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Publication numberUS20070016627 A1
Publication typeApplication
Application numberUS 11/527,351
Publication dateJan 18, 2007
Filing dateSep 26, 2006
Priority dateNov 10, 2000
Also published asUS7113963
Publication number11527351, 527351, US 2007/0016627 A1, US 2007/016627 A1, US 20070016627 A1, US 20070016627A1, US 2007016627 A1, US 2007016627A1, US-A1-20070016627, US-A1-2007016627, US2007/0016627A1, US2007/016627A1, US20070016627 A1, US20070016627A1, US2007016627 A1, US2007016627A1
InventorsKelly McCaw
Original AssigneeMccaw Kelly R
Export CitationBiBTeX, EndNote, RefMan
External Links: USPTO, USPTO Assignment, Espacenet
Optimized database technique to enable faster data synchronization
US 20070016627 A1
Abstract
Method and system that enables faster data synchronization between different databases. In one embodiment, a method for synchronizing data records between databases is provided. Initially, a first database is designated as a source database and a second database as a target database. The modification flag of a first data record in the source database is examined. If the first modification flag is set, the first data record is propagated to the target database. On the other hand, if the first modification flag is not set, a first modification count of the first data record is compared with a second modification count of—a corresponding data record in the target database. In this embodiment, each of the modification counts is a value indicating how many times the respective data record has been modified. If it is determined that the first modification count has a higher value than the second modification count, the corresponding data record is updated according to the first data record. Importantly, the method of this embodiment can be carried out as described without comparing the raw data of the data records. As such, this embodiment of the present invention advantageously eliminates the record-by-record comparison that is inherent in the prior art synchronization process and the inconvenience associated therewith and provides an efficient data synchronization technique that can be beneficially utilized in numerous applications.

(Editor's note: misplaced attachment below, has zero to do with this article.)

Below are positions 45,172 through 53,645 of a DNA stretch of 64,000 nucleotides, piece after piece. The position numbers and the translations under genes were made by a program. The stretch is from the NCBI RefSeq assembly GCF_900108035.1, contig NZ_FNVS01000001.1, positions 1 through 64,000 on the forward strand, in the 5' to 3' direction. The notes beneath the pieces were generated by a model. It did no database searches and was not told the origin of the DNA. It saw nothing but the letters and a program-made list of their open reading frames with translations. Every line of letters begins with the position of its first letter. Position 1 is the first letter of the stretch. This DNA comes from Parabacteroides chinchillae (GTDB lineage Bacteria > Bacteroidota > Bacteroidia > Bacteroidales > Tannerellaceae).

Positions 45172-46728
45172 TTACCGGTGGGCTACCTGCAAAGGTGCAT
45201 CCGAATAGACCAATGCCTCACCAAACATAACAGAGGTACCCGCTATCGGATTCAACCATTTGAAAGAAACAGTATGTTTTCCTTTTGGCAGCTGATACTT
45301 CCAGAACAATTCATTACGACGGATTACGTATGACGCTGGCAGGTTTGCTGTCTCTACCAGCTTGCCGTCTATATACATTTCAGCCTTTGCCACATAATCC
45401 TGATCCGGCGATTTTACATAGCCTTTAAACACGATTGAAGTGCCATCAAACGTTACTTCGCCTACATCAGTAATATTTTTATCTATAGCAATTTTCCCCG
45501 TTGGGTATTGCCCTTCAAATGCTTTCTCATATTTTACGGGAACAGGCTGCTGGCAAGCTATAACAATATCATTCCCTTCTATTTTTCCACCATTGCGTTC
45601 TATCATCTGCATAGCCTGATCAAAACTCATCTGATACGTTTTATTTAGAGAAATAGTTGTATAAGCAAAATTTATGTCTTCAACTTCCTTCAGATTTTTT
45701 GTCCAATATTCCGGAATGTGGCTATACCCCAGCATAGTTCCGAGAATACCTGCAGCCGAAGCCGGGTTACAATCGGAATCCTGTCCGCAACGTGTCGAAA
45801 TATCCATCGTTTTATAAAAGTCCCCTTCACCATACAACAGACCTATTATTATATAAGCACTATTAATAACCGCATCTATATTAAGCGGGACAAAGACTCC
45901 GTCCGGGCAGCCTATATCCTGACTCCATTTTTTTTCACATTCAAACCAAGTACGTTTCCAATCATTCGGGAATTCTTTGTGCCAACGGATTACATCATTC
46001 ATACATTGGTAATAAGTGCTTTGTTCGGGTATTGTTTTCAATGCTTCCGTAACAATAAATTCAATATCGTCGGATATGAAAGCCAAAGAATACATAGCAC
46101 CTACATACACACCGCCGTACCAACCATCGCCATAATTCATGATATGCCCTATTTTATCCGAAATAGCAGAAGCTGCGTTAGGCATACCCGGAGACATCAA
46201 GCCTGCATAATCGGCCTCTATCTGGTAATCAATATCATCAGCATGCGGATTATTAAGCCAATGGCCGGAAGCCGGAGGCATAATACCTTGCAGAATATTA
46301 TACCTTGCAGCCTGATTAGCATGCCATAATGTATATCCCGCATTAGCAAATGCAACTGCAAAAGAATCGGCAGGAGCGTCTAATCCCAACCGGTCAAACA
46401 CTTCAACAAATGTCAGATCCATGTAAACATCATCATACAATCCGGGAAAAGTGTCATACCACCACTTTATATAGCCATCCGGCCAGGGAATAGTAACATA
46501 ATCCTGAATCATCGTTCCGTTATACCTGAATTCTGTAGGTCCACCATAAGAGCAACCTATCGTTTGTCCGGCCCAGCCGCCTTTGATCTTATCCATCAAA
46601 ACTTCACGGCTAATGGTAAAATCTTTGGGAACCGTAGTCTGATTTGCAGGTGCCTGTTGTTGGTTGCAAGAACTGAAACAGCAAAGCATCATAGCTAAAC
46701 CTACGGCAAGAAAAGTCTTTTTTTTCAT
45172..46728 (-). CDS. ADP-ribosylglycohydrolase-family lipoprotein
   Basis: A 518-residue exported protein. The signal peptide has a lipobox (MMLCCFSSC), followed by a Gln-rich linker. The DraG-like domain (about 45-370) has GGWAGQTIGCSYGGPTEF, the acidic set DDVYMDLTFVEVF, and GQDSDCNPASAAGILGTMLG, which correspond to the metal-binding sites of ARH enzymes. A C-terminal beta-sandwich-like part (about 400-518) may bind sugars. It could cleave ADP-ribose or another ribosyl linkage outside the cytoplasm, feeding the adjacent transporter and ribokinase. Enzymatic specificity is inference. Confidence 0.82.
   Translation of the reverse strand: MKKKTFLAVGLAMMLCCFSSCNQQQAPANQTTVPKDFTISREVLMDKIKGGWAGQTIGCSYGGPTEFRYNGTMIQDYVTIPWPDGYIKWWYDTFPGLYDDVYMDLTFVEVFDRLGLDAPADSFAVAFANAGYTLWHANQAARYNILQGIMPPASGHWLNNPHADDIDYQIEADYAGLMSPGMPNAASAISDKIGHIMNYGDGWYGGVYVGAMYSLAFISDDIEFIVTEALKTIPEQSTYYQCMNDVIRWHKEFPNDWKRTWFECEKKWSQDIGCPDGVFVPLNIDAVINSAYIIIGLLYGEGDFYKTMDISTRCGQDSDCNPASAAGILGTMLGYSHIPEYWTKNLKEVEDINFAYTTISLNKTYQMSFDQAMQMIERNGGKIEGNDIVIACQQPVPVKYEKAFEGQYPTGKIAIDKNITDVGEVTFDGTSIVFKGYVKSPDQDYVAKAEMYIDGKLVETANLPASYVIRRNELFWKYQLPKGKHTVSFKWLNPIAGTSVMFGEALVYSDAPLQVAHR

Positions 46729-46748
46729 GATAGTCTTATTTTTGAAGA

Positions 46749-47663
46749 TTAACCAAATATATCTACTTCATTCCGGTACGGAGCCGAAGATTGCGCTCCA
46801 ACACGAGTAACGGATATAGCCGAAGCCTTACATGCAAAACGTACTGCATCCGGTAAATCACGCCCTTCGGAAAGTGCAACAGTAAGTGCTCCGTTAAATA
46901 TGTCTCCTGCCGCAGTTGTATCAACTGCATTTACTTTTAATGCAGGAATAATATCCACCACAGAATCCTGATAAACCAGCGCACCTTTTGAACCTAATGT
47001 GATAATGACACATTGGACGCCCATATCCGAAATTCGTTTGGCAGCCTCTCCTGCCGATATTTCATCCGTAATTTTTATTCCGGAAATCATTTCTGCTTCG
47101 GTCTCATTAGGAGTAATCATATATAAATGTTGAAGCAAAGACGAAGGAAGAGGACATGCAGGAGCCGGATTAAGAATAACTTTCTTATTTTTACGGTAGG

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Claims(1)
1. A method for synchronizing data records between databases comprising the steps of:
a) designating a first database as a source database and a second database as a target database;
b) examining a first modification flag of a first data record in said source database;
c) provided that said first modification flag is set, propagating said first data record to said target database;
d) provided that said first modification flag is not set, comparing a first modification count of said first data record with a second modification count of a corresponding data record in said target database, said first and second modification counts each being a value indicating how many times said first data record and said corresponding data record has been modified respectively; and
e) provided that said first modification count has a higher value than said second modification count, updating said corresponding data record according to said first data record, wherein said steps a) through e) can be completed without comparing raw data of said first data record and said corresponding data record.
Description
CROSS REFERENCE TO RELATED APPLICATIONS

This application is a continuation application of application Ser. No. 09/710,605, entitled “OPTIMIZED DATABASE TECHNIQUE EO ENABLE FASTER DATA SYNCHRONIZATION,” filed Nov. 20, 2000, to be issued as U.S. Pat. No. 7,113,963, assigned to the assignee of the present application. The subject matter in the above-identified co-pending and commonly owned applications are incorporated herein by reference.

BACKGROUND OF THE INVENTION

1. Field of the Invention

The present invention relates to database design. More specifically, the present invention pertains to a method and system that enables faster data synchronization between different databases.

2. Related Art